The LNP cites Queensland election fundraising programs overseen by leader Deb Fricklington.

In the weeks leading up to the Queensland election, the Liberal National Party has raised concerns with the Election Commission about a series of personal fundraising campaigns featuring its leader, Deb Fricklington.

ABC reported Tuesday that the party was Issued an internal “show cause” notice Related to five special political events attended by Fricklington, Leader of the Opposition, wealthy party donors and property developers.

In addition to Franklington, a number of events featuring Peter Dutton, the Federal Secretary of the Interior, were also promoted.

Property developers are barred from making political contributions in Queensland and there is no suggestion that the LNP has agreed to raise funds from donors who have been banned from these events, or more.

However, the party later referred its concerns about those private programs to the Queensland Election Commission and warned party members that the presence of banned donors at political events in the run-up to state elections was “very difficult”.

In a statement issued after ABC’s story was published, the LNP said it did not refer Franklington specifically to the Election Commission.

“ABC’s allegation that the LNP sent Deb Fricklington to the ECQ is false. That did not happen, “said a party spokesperson. “The LNP communicates regularly with the ECQ to ensure that we comply with the Act.”

Speaking to reporters after halting an election campaign on Tuesday, Fricklington said the party had not accepted money from any banned donors.

“Politicians attend dinner of supporters, politicians go to events with all kinds of business people. “Anyone can join a fundraiser, but a prohibited donor cannot donate.” And let’s make it really clear that I stand by my consistency.

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“There are many cases where the party has advised me to write to the ECQ for advice [about], And there’s nothing wrong with that. I stand by my integrity. ”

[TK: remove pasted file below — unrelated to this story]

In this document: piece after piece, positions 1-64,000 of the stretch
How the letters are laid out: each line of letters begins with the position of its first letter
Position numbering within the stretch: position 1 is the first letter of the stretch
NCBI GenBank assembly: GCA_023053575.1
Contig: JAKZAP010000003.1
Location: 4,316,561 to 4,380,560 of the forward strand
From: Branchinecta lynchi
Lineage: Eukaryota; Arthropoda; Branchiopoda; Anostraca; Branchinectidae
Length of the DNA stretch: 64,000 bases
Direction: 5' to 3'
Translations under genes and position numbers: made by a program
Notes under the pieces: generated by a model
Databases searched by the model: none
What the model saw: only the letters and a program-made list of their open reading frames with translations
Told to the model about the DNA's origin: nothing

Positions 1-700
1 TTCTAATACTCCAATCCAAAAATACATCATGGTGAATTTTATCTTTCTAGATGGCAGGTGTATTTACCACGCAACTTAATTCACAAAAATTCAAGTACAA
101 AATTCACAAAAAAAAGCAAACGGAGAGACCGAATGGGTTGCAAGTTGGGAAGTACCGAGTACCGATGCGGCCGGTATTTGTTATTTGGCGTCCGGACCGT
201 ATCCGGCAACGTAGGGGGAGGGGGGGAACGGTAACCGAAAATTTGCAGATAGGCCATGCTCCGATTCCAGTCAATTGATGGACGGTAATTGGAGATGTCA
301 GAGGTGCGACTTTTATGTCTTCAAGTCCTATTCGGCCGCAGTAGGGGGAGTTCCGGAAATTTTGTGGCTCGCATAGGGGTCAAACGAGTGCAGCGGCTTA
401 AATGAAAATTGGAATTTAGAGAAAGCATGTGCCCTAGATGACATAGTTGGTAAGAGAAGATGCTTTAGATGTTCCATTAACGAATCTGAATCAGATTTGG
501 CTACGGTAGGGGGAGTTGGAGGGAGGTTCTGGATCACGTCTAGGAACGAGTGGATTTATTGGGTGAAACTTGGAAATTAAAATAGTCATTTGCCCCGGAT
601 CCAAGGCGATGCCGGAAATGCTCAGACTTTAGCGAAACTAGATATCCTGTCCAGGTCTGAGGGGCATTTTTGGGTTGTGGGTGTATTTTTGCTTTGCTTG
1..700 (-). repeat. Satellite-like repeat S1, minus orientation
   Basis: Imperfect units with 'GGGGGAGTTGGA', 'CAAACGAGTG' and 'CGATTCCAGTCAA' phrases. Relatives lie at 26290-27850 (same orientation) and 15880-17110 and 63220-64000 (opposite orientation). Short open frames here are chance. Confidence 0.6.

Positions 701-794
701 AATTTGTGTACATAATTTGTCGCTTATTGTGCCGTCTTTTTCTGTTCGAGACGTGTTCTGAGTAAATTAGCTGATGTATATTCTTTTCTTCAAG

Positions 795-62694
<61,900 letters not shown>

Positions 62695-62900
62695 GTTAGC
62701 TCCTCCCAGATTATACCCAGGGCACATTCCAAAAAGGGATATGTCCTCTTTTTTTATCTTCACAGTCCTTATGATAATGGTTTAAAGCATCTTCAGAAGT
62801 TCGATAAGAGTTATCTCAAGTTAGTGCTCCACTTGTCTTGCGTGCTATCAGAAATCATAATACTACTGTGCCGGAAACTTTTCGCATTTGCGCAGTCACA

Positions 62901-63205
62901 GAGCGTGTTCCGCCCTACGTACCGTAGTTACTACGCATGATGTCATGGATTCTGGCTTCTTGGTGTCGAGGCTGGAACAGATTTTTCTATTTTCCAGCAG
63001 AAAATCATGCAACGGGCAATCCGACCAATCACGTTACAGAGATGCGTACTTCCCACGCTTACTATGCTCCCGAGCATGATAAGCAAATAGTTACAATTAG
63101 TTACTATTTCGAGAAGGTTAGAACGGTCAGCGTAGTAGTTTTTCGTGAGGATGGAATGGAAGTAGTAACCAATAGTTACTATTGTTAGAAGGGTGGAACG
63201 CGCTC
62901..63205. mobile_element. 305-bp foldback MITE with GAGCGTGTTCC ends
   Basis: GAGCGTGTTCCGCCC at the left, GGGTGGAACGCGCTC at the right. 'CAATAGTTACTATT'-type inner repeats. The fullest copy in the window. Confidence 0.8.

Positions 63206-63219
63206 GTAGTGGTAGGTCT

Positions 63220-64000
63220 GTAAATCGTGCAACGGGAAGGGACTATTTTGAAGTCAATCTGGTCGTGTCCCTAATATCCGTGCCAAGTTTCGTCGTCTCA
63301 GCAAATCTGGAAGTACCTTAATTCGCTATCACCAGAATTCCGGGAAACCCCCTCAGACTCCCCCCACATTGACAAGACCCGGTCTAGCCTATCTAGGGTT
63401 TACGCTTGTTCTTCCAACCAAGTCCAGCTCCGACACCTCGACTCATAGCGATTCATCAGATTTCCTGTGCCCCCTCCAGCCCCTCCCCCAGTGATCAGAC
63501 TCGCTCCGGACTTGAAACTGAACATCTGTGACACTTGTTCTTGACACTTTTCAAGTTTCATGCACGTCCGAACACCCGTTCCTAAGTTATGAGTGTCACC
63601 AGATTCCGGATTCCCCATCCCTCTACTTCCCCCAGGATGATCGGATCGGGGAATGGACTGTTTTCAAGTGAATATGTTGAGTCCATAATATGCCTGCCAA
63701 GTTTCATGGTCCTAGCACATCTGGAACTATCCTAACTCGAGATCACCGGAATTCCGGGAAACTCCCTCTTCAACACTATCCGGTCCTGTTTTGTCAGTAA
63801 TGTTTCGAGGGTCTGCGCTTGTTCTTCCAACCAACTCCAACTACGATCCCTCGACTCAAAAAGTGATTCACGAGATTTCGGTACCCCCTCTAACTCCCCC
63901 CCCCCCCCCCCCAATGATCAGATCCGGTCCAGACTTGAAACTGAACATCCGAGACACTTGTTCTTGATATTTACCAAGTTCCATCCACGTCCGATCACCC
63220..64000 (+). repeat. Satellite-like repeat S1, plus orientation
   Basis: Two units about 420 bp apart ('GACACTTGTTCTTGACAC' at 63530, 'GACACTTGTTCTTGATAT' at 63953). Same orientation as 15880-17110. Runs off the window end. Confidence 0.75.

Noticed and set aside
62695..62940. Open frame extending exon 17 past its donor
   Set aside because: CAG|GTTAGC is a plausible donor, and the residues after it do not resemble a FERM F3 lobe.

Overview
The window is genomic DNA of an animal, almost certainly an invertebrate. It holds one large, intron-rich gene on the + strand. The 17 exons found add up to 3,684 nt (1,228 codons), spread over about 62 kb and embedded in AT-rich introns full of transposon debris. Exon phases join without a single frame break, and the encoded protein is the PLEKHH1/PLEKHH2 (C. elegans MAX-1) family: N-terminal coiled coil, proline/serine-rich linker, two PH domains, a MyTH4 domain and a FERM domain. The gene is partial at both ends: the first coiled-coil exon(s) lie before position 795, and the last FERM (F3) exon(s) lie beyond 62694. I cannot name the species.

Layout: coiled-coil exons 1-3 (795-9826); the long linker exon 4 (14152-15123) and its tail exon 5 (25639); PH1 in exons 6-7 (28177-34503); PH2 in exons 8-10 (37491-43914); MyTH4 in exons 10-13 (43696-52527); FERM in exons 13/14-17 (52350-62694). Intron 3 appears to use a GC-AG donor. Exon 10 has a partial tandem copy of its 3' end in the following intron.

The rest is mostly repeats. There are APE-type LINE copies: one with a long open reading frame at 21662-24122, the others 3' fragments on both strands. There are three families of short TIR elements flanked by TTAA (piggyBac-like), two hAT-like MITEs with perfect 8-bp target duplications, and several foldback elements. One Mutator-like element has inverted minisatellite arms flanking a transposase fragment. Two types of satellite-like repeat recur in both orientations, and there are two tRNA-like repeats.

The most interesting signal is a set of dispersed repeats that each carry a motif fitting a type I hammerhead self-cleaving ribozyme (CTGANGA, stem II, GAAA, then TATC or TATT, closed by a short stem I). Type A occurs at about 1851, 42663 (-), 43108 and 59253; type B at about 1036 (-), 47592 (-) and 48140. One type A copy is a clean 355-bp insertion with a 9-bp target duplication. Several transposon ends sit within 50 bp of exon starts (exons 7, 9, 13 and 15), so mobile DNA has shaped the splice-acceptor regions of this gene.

The Fricklington office openly denied that it had organized fundraising events.

The Guardian Australia understands from party sources that the LNP headquarters did not hold events. Sources said the party’s contact with the ECQ was not made as a request to investigate Fricklington’s actions, but to conduct a “triple investigation” into whether the funds were properly raised without approval.

“But her name is on the flyers and she joined the dinner [the party would] Knowing that to distance yourself from it, they [the ECQ] It would be a logical conclusion to look at Deb’s actions, “said an LNP statistician.

“Whether something went wrong or not, it says something about the relationship between Deb and the headquarters and the state of our campaign.”

The developers involved in the fundraisers told ABC that they had not paid for attendance or any donations, and were aware of the rules that prohibited them from doing so.

There are significant internal and factional movements within the LNP, including concerns about its fundraising.

In August, the party’s honorary treasurer, Stuart Fraser, stepped down.

The Guardian Australia believes his resignation was not linked to Fricklington’s fundraising concerns. But the situation Leaving the LNP headquarters without a chief party fundraiser A few months before the October 31 election.

Some within the party were concerned that the LNP was already at a disadvantage in raising funds, claiming that development donations and new spending units would allow unions to run third-party campaigns and take advantage of labor.

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The party figures show that the events appear to have taken place soon after the impressive backroom figures – which are internally called “cables” – Tried to change him as the leader of the state.

“Deb has been close to Cable, and it’s clear the relationship is broken. I’m disappointed that, less than three weeks before the election, we can’t close it and move on. “

The Fricklington office told ABC: “Anyone who donates to the party must declare that they are not banned donors.

“There is transparency about who has donated and who has not.”

Cory Weinberg

About the author: Cory Weinberg

Cory Weinberg covers the intersection of tech and cities. That means digging into how startups and big tech companies are trying to reshape real estate, transportation, urban planning, and travel. Previously, he reported on Bay Area housing and commercial real estate for the San Francisco Business Times. He received a "best young journalist" award from the National Association of Real Estate Editors.

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